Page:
Villa Alba d'Oro is a typical Amalfi residence situated on the upper part of the Baglio Hill. It originated in the centuries of medieval times when the Maritime Republic of Amalfi dominated the waves and developed in the following ages. The Mediterranean is visible from its big terraces, sweeping from the high peaks of the Lattari Mountains down to the view of Amalfi dipping its feet into the water in the hot summer. An Amalfi with its white vaulted houses and terraces lemon groves recalling to poetic fantasy the mythical Garden of the Hesperides.
The comfortable welcoming house, heated in all seasons by the warm Amalfi sun, has storage areas and stables covered with barrel vaults and pointed vaults on the ground floor. These are medieval catodea, probably dating back to the 12th century.
The original medieval part is raised on another two floors: on the first floor a room with lowered vaults is clearly visible, obviously built during the same period as the room below; on the second floor there is a cross vault made with crossing barrels. So this three-storey complex with three vaults is the oldest building, datable to the first part of 12th century. The building, definitely a rural one, belonged to a small landowner of Vettica Minore, a village that extended between the sea and hill along the western border of the jurisdiction of the city of Amalfi, was extended during the Renaissance, especially after the tower of Cape Vettica was built (1568). The tower assured better protection from the invasions of the Barbary pirates. The room on the second floor with lunettes vaults, the barrel vaults and the grey tuff at the root and limestone at the key, held solidly by lime and pumice mortar are proof of this. Further enlargements during the 18th century are represented by the vaults on the first and second floors.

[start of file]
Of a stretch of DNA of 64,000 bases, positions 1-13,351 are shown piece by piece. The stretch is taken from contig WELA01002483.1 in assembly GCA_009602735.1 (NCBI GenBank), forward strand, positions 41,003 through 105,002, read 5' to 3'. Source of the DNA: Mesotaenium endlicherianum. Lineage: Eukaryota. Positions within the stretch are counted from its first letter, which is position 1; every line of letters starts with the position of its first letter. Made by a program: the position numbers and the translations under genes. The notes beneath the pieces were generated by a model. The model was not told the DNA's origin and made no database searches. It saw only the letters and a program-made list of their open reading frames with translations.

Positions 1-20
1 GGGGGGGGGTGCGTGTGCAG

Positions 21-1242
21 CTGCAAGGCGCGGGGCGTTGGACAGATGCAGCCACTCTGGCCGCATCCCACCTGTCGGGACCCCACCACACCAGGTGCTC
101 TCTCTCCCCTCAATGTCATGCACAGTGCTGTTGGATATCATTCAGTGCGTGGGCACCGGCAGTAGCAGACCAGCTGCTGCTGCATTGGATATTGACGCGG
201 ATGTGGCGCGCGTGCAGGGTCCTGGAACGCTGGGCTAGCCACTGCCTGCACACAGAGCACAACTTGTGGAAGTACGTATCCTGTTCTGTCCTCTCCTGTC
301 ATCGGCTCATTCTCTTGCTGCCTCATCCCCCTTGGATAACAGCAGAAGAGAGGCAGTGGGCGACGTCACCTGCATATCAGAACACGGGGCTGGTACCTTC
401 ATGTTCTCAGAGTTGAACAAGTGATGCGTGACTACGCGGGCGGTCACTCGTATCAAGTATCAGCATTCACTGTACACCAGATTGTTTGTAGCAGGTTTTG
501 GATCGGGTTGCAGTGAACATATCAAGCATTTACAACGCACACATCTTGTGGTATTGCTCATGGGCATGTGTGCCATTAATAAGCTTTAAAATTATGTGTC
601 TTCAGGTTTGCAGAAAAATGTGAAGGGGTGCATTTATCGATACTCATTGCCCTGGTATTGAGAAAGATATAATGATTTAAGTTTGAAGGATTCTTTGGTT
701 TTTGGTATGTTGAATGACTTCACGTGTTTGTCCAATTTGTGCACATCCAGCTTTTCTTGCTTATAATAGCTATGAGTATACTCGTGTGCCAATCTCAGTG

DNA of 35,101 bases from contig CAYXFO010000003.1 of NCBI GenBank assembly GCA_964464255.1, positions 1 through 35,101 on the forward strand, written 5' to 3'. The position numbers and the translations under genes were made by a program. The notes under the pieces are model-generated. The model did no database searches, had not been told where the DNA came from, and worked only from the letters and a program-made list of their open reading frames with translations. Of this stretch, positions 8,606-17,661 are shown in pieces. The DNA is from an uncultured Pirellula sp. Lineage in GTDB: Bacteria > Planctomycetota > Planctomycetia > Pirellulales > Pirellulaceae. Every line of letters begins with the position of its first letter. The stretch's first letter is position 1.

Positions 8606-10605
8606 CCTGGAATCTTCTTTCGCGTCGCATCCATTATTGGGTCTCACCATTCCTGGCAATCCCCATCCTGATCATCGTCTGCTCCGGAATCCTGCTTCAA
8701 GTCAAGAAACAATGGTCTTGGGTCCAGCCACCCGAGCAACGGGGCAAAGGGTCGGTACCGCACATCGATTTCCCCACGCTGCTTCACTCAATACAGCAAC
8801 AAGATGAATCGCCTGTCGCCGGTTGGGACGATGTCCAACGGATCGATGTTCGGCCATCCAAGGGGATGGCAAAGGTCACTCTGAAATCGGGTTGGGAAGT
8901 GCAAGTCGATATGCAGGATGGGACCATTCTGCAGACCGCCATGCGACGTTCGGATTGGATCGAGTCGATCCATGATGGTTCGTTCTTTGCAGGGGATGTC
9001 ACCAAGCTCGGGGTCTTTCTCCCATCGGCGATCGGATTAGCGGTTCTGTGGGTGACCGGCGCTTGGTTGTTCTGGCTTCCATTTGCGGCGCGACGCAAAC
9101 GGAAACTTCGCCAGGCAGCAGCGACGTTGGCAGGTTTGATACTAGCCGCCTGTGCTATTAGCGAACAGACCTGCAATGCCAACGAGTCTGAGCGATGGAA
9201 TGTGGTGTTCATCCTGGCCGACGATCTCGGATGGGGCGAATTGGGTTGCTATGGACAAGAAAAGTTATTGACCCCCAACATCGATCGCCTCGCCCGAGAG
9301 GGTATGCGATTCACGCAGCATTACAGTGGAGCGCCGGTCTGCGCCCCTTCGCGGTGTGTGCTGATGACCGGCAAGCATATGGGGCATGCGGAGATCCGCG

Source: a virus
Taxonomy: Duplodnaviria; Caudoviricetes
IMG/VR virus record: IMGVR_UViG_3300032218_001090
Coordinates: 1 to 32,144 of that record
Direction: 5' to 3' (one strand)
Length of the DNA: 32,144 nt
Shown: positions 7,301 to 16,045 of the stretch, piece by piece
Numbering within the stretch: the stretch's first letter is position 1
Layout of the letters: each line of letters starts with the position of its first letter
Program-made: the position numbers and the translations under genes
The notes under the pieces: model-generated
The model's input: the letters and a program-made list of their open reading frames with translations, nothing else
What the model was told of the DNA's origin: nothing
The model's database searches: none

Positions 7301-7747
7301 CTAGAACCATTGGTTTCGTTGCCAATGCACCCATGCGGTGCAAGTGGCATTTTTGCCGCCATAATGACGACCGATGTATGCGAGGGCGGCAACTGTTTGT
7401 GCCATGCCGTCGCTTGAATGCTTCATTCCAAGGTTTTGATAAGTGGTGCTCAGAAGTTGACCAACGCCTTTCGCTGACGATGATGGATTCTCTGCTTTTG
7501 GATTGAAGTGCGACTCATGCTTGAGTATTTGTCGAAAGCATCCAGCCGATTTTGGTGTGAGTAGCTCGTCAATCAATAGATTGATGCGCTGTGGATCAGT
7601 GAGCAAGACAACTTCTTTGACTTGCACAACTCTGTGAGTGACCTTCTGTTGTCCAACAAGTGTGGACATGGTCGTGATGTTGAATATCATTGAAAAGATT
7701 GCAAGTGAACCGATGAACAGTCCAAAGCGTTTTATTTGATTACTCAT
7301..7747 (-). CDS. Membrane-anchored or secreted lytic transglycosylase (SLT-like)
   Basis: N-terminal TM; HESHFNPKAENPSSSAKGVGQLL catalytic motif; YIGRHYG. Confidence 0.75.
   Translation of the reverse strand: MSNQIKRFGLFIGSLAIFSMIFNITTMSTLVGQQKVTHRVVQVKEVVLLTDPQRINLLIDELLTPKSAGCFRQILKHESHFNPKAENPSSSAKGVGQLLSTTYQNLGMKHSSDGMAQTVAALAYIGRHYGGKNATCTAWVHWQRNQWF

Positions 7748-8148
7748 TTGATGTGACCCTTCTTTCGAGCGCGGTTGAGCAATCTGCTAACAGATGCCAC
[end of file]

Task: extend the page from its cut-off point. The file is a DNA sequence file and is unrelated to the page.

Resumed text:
In the sixteenth century the building became the residence of a wealthy local man. And rightly so, considering the rooms just described and also because of a kind of "baglio" (beam) made of a thick wall facing the entrance and the grotto of St. Nicholas above (where prehistoric remains were found in the past) and strengthened with solid lime, sand and pumice mortar. This wall has trilobate crenelation and four struts from which the occupants of the building could shoot with arquebuses on any attackers coming from the sea via the public stairway. This is where the name "baglio", referring to the whole street, came from. This private military post is included in the list of the Amalfi "tower-houses" referred to since the 11th century and represents a unique example of viceregal self-defence. It had a fundamental role of protection and communication among the public towers of Cape Vettica and the distinguished one in San Pietro a Dudaro-Torre, coming from the beach of Santa Croce.
The intelligent restoration of the whole historical building is an example to follow in the area. It also shows the great passion of the present owners, worthy sons of those sailor-farmer forefathers who had "one foot on the boot and the other in the vineyard". They are also the courteous hosts of those foreign travelers who are called "tourists" today, willing to have them relive the fascinating stories of a glorious past.
prof. G. Gargano - amalfi historian